2010 was not a particularly good year for Canada and the world in a number of ways. However in regards to climate science, 2010 was an excellent year **. Just to be clear I mean excellent because our understanding of the climate increases and the confusion - real and manufactured - decreased. Unfortunately the outlook for the future has not gotten better but with 2010 just past I thought I would take a brief look at selected points from the world of climate science in the past year.
The start to 2010 was not so good due to the stolen CRU e-mails. It is obvious now that the e-mails were a small group that had been pulled from years worth of e-mails because they “looked bad”. However the various accusations that arose from them have been tracked down and investigated until now the only one that remains is that at some point the possibility was raised about avoiding an FOI request. Of course sceptics are still trying to gain traction from it, but the arguments now only seem to resonate with the sceptics.
However from that challenging start, 2010 turned into an excellent year for the science of climate change. To begin with, as is their job, the scientists are working hard to increase our understanding and reduce uncertainty. This can be seen in 2010 by two excellent papers that were published.
The first looks at the issue of the warming oceans . While it is known that a great deal of heat has been going into the oceans for the past many years, there are different estimates of how much. Lyman et al in their paper “Robust warming of the global upper ocean” looked at this issue, specifically trying to reduce the uncertainties involved. It is not an easy task but to quote their results ” Accounting for multiple sources of uncertainty, a composite of several OHCA curves using different XBT bias corrections still yields a statistically significant linear warming trend for 1993-2008 of 0.64 W m-2 (calculated for the Earth’s entire surface area), with a 90-per-cent confidence interval of 0.53-0.75 W m-2.”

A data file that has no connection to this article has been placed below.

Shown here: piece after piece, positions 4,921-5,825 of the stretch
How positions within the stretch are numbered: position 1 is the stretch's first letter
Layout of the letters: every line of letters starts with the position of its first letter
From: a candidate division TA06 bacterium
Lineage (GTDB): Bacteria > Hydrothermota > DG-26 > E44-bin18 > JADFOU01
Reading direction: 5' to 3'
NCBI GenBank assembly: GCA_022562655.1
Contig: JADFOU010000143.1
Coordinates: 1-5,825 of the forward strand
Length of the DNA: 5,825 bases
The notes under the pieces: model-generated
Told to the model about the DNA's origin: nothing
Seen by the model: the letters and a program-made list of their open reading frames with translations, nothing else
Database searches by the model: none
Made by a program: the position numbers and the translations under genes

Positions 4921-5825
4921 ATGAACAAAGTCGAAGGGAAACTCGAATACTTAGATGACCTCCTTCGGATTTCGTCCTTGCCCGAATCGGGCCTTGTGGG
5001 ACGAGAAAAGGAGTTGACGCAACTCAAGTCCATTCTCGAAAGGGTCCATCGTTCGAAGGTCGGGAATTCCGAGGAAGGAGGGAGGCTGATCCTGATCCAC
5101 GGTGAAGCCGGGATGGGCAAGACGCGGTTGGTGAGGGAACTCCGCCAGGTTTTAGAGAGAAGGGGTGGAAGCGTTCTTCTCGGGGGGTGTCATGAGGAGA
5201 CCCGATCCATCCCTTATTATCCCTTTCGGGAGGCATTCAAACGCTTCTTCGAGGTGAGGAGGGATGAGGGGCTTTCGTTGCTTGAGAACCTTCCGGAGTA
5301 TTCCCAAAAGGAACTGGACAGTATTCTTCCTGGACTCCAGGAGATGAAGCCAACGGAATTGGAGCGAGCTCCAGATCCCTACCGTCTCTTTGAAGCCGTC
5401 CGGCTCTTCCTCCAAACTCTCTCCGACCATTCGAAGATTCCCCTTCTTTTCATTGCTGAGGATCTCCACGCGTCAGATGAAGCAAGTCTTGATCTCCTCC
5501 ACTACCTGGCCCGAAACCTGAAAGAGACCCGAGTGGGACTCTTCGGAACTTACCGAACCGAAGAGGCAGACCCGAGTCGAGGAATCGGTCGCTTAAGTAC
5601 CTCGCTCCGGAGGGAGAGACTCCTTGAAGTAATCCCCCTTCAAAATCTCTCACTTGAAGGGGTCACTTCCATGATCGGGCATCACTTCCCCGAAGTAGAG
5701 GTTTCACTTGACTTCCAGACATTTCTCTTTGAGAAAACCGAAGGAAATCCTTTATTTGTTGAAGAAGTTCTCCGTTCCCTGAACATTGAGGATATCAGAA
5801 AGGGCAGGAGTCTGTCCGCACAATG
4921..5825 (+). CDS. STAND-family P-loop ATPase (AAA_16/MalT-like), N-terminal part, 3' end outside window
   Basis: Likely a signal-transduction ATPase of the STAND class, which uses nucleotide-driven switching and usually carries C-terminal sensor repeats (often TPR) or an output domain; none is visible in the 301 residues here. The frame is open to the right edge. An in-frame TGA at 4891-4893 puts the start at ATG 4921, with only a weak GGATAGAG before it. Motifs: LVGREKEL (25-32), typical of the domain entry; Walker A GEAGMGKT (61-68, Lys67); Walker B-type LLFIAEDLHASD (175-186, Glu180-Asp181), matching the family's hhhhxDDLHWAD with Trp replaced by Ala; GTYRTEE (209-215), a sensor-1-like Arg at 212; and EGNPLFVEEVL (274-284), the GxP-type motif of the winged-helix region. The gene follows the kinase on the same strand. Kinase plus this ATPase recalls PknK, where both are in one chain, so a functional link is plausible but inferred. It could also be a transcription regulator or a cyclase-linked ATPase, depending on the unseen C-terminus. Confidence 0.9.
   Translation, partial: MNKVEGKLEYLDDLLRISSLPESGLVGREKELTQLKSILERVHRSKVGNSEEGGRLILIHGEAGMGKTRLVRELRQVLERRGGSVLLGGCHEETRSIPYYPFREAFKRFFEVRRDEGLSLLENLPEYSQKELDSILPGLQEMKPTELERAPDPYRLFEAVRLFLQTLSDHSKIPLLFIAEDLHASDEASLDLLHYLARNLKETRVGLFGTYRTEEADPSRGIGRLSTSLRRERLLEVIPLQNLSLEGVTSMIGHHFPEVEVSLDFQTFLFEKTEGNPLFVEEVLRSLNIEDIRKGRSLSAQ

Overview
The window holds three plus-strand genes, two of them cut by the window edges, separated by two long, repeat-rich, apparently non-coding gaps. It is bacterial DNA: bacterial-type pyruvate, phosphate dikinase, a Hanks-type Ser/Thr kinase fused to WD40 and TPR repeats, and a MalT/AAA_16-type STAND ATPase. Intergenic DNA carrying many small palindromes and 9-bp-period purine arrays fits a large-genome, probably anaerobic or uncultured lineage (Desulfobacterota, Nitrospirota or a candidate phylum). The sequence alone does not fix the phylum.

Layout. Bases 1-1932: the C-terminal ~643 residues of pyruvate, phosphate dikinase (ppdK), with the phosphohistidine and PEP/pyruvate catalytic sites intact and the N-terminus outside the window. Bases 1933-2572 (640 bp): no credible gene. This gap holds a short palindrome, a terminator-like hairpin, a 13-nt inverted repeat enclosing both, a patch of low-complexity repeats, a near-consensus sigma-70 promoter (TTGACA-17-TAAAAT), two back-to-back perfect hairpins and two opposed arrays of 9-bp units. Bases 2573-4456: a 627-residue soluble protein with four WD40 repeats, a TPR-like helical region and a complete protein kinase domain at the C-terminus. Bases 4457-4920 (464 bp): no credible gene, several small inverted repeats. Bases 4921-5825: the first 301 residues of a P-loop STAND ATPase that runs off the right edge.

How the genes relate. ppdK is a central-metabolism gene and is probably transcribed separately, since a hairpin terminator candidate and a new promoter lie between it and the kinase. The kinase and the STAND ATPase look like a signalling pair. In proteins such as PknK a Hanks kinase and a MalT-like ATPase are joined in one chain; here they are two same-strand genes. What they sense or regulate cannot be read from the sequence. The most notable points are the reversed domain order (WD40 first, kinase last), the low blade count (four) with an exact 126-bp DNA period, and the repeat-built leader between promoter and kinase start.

A second paper that confirms an important part of our understanding is “A Determination of the Cloud Feedback …”. It is well known that one of the largest uncertainties in the models is the effect of cloud feedback. Consequently the models have a variety of different methods to simulate this effect. The sceptics like to say that these methods are wrong, but what Dessler’s paper shows is that the observed effect of cloud feedback is within the range of that used by the models. It also shows that the effect is very likely to increase warming, just as the scientists have been saying for years.
2010 also saw some direct confrontation in the form of debates between some well known sceptics and scientists. In February Lord Monckton debated with Dr. Lambert about climate. The best summary of it can be found at a post called Monckton’s McLuhan Moment (read it to see what the title means - it’s worth it). The other one was a debate between Dr. Lindzen and Dr. Dessler (the same one who produced the paper above - he’s had a busy year). I posted about this debate on October here. So as you can see, the debates have very positive for the science.